Why are there so many women whose docs prescribe only progesterone in the menopausal years, or nothing at all?? I imagine that there is an unfounded fear in using estrogen based on outdated literature.
Here’s my view of menopausal HRT painted in broad strokes. For starters, HRT is not for everybody. Some women don’t want to use it, and I respect personal autonomy to make health decisions above all.
But the flip side is that we are living longer. If a woman lives to 100, about half of her life could potentially be spent without this important hormone.
- Maintains bone density and decrease fracture risk
- Improves mood, memory and decrease cognitive decline
- Decreases colon cancer risk
- Decreases cardiovascular risk
- And most women feel so much better without the night sweats and vaginal dryness. Better sleep and better sex; what’s not to like?
Does hormone replacement therapy with estrogen increase the risk of breast cancer?
Not if it is appropriately balanced with progesterone. Check out the study by Fournier at the bottom of the post. He looked at 80,000 menopausal women on estrogen with different kinds of progesterone.
Bio identical progesterone and estrogen showed a breast cancer relative risk of 1. This means that the woman had the same risk of breast cancer as a woman who was not using the hormones.
However…. The use of estrogen with a synthetic progesterone increased breast cancer risk by upwards of 70%! So which would you choose?
You can guess what I have used with my patients.
Does hormone replacement therapy increase the risk of blood clots and strokes?
The literature on birth control pills (recall: synthetic estrogens and synthetic progesterone) has shown an infrequent but real increase in blood clots. The cause may be two-fold.
The first may be in the use of the synthetic hormones. Recall the Fournier study? Breast cancer was associated with the use of synthetic progestins. The extensive Nurse’s Health Study (2007) also showed the use of progestins to increase breast cancer.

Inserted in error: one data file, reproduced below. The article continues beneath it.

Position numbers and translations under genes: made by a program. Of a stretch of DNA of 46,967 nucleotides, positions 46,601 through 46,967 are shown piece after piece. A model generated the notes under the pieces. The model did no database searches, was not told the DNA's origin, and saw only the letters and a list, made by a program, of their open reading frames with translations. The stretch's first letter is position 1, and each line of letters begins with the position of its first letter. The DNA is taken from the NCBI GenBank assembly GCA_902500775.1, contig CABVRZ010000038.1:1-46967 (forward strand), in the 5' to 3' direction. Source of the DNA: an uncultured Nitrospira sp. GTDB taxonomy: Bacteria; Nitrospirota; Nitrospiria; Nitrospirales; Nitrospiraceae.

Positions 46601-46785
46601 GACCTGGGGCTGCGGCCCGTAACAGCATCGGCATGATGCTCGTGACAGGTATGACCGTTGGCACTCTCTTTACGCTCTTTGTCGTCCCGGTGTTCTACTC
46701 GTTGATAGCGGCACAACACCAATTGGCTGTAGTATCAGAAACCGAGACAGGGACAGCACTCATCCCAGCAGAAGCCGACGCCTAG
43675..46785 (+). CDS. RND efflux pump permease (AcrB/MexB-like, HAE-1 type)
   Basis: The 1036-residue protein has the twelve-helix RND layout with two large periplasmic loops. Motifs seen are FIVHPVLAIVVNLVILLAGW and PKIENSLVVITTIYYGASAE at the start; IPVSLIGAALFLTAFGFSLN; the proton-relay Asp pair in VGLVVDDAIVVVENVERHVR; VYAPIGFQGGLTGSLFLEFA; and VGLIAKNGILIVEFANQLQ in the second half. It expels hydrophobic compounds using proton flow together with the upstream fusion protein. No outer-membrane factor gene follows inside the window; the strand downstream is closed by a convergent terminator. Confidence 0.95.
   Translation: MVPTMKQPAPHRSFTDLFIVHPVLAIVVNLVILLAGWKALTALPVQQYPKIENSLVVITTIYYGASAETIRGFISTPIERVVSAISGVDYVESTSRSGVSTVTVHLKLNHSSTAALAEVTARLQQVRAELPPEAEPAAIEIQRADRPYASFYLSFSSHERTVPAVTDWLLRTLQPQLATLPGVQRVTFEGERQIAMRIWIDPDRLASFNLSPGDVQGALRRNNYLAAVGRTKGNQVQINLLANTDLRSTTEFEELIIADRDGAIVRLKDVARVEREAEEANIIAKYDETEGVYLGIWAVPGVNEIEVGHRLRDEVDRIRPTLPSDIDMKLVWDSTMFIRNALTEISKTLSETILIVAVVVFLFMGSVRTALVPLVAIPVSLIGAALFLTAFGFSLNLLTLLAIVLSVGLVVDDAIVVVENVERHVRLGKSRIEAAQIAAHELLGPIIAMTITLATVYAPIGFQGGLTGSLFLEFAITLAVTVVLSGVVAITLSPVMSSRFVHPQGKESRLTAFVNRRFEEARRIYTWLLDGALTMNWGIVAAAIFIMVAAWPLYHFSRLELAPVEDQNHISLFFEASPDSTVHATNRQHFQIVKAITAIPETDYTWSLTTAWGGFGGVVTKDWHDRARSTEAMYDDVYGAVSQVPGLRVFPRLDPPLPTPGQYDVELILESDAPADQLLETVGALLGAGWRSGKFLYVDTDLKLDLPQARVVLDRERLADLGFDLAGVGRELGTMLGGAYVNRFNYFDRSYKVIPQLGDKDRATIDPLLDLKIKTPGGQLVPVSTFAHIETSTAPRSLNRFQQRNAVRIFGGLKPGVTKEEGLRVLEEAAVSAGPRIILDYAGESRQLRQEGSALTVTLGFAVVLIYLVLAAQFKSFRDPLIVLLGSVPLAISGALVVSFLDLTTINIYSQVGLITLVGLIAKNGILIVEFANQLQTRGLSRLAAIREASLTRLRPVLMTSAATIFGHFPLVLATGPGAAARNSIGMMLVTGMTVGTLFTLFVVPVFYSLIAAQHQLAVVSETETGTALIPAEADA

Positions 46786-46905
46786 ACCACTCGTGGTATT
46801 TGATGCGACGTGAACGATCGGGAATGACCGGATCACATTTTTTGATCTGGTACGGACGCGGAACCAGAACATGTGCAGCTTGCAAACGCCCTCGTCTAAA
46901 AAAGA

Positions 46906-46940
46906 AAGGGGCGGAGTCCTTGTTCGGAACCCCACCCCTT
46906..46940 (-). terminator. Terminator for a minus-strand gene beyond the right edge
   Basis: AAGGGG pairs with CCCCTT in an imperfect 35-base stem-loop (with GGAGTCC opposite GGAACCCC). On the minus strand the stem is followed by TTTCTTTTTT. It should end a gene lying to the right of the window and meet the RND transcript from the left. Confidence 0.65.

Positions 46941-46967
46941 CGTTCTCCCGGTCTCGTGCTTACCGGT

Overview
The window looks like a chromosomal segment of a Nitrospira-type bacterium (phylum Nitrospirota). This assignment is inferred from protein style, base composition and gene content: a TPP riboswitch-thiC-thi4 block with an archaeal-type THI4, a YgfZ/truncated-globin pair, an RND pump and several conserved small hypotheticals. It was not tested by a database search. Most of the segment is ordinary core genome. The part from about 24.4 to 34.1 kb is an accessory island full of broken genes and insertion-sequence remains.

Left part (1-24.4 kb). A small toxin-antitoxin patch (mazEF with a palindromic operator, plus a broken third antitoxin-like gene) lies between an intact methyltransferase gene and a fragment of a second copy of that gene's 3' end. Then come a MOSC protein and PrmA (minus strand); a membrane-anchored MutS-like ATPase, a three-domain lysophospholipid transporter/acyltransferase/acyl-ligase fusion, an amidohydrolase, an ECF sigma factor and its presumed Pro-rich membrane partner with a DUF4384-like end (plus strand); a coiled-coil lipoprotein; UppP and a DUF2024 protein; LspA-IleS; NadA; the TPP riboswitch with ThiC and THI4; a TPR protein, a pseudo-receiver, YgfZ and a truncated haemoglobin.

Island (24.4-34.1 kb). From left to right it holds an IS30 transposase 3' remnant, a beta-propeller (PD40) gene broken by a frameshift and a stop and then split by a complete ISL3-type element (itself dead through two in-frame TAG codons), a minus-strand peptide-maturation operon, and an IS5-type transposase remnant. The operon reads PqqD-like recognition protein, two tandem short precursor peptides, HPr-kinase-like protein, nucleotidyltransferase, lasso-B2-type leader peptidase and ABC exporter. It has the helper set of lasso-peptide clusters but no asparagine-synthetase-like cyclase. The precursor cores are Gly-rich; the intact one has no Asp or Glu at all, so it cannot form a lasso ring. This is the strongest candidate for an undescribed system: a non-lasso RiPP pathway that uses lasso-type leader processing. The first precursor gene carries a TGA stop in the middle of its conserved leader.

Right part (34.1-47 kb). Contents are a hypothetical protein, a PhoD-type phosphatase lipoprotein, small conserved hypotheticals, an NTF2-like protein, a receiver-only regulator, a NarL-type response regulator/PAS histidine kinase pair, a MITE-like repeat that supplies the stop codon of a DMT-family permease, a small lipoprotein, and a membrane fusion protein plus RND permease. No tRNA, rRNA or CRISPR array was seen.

The second reason is that estrogen (and ethinyl estradiol) is known to promote the liver’s production of clotting proteins if taken orally. But when the hormone is applied to the skin (to include vaginal application for women with severe dryness) it bypasses the liver. Problem solved.
Does Hormone Replacement therapy increase the risk of uterine cancer?
Estrogen well balanced with progesterone is unlikely to increase the risk of uterine cancer. The uterine lining is estrogen sensitive and grows with excessive estrogen. All bleeding in the menopausal years must be evaluated with an ultrasound, and if indicated, a tissue biopsy.
Management of HRT is an art. It involves a careful history and exam, a review of family history and consideration of an individual’s risk factors, beliefs and needs. Not everyone needs HRT, but in carefully managed patients it can be transformative.
This review was intended to give a general framework for the use of hormone therapy at different times in a woman’s reproductive life. It is based on my experience and practices over two decades. Here are my closing thoughts.
Hormone Replacement Therapy: Summary
- Hormone therapy is a safe alternative for many women if applied and followed correctly.
- All HRT management should involve reviewing clinical symptoms in addition to laboratory testing.
- I do not use hormone pellets in my patients. This requires a frequent surgical procedure, is 10x more expensive than dermal hormones, and causes hormonal chaos over time. Avoid if possible.
- I generally would recommend using estrogen and testosterone dermally. I recommend that progesterone is used orally due to its calming effects.
- Finally, I follow hormone levels with bloodspot or salivary tests. I believe these best hormone activity at the cellular level. Of the two, I prefer the blood spot testing.
- I don’t use the DUTCH test. It is expensive, and I don’t want to know the hormonal metabolites. I want to know the actual hormone values at the tissue level. But that’s my personal bias, and it seems to make good sense scientifically.
Here’s the Fournier study. Check it out.